Darlings, we’re being slammed in the face with SAG Awards red carpetry and we have a looming book deadline on the horizon, which means this post can only offer our scattered thoughts on last night’s production of Rent on FOX. We’ll have more to say about it in this week’s coming podcast, but we simply couldn’t let this day pass without typing a few of our impressions; partly because Rent meant a lot to us at one time and partly because the screwup on this one is about to become legendary and will probably have massive effects on any live musical theater performances on television going forward.
If there’s some chance you haven’t heard this by now, performer Brennin Hunt, who was cast as one of the primary characters in Roger, broke his foot hours before the show was supposed to air. Because the production didn’t hire or rehearse any understudies – a choice that strikes us as fairly insane – the show had to go on somehow, so instead of attempting to stage a televised production with one of the cast members in a wheelchair and foot cast the whole time, they aired the rehearsal footage shot the night before, with only the finale of the play being performed live.
It was kind of a disaster, to be honest.
As much as we want to rail against some of the casting decisions and some of the performances, it became extremely evident when they cut to the live finale that this cast was up to the task of delivering a kickass performance of Rent – when they know it’s being watched by a TV audience. Compounding the insanely bad idea of not rehearsing understudies, they also didn’t insist on a full-bore performance from all of the actors for the rehearsal – something they absolutely should have done if it was going to be their only backup plan. Unfortunately, it was clear that many of the performers – Brennin, Tinashe as Mimi and Jordan Fisher as Mark all marked their way through a good portion of their vocals – saved their best work for what they thought would be the following night’s live performance. Rent is a show that only works if it has highly energetic performers with really strong voices, enunciating every one of those infamously difficult lyrics to the back row. Listening to Fisher’s whispered, low-key performance gave us a newfound appreciation for Anthony Rapp’s nerdy, hyperactive, overenunciated Mark from the OG. Tinashe’s wavering and quivering vocals destroyed any chance of Mimi being portrayed as the self-destructive firebrand she is.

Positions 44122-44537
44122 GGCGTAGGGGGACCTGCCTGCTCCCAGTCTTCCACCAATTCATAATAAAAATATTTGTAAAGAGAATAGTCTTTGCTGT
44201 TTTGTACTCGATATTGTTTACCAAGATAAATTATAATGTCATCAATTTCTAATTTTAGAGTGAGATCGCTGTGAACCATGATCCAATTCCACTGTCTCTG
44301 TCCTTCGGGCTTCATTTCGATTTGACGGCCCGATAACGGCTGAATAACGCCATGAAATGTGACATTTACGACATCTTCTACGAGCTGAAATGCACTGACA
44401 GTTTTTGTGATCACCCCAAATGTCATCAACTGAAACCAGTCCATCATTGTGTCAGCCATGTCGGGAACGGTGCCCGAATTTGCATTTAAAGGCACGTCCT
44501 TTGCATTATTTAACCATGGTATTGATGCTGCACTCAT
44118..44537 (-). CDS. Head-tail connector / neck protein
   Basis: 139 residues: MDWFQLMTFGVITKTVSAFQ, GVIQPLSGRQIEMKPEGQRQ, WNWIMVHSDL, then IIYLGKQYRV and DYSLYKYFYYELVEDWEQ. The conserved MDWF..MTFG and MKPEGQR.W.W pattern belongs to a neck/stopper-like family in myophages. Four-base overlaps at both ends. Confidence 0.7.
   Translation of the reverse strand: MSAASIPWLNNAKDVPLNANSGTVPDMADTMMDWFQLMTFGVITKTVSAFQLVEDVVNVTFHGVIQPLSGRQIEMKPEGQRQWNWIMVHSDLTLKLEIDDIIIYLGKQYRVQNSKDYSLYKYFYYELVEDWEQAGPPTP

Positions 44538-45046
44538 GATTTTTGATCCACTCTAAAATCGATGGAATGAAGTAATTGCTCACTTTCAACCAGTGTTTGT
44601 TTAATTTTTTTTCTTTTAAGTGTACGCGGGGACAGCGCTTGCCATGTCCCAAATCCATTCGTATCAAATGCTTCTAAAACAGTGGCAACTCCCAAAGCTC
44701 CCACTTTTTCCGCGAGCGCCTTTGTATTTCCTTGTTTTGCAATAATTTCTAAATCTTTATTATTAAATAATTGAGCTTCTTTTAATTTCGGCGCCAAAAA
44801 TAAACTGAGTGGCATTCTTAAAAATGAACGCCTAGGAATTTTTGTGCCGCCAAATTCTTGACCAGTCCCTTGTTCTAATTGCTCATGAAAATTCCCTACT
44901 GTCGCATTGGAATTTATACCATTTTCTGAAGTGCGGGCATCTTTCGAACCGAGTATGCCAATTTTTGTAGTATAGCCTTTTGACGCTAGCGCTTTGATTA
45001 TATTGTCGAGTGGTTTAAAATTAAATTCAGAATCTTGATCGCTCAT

Fortunately, Brandon Victor Dixon was here to school everyone on how to give a performance. And Vanessa Hudgens did a fairly amazing job with Maureen, as did Kiersey Clemons with Joanne. And plopping Keala Settle in there as your featured soloist certainly paid off when the show needed it most. And of course, Drag Race fans held their collective breath to see if Valentina was going to deliver the goods as Angel. While her vocals got drowned out by the screaming crowds (another bad idea on the part of the direction), she held her own with the best voice in the cast on a couple of duets. Our only true disappointment with her performance was the air-drumming. Come on. Angel should have her damn drum solo right on stage.
As for the production itself, the stage was expansive and impressive, but we don’t think Rent needs to have those words attached to it. It’s a loud play about people living small lives. All of the skipping and running from one end of the massive venue to another kind of played against that idea of drug addicts and homeless people shuffling around the confines of a neighborhood. The music was too loud and overpowered the underperforming singers and as noted, the screaming concert-style crowd reactions were simply awful. And while the finale featuring the OG cast singing alongside the new cast was powerful and thrilling, it was almost impossible for a moment like that not to instill an emotional reaction in the audience. They all would have had to have been terrible to screw up a finale like that and they didn’t.
Still, there were more than a few moments in the taped portion that showed us what could have been if this cast had been allowed the opportunity to really give it their all after months of rehearsals. The cast gave what was by all accounts a pretty electrifying table read to the live audience while the taped portion played on TV. In retrospect, given their lack of planning and subsequent lack of options, they should have let the cast shine and aired the live portion, inexplicable wheelchair and all. Given Rent’s history and its status in Broadway legend as the epitome of the show going on after mishap strikes, this was a particularly ironic bad decision. What a disappointment that we’ll never see these artists truly giving it their all, consequences be damned. Isn’t that what Rent is all about, in the end?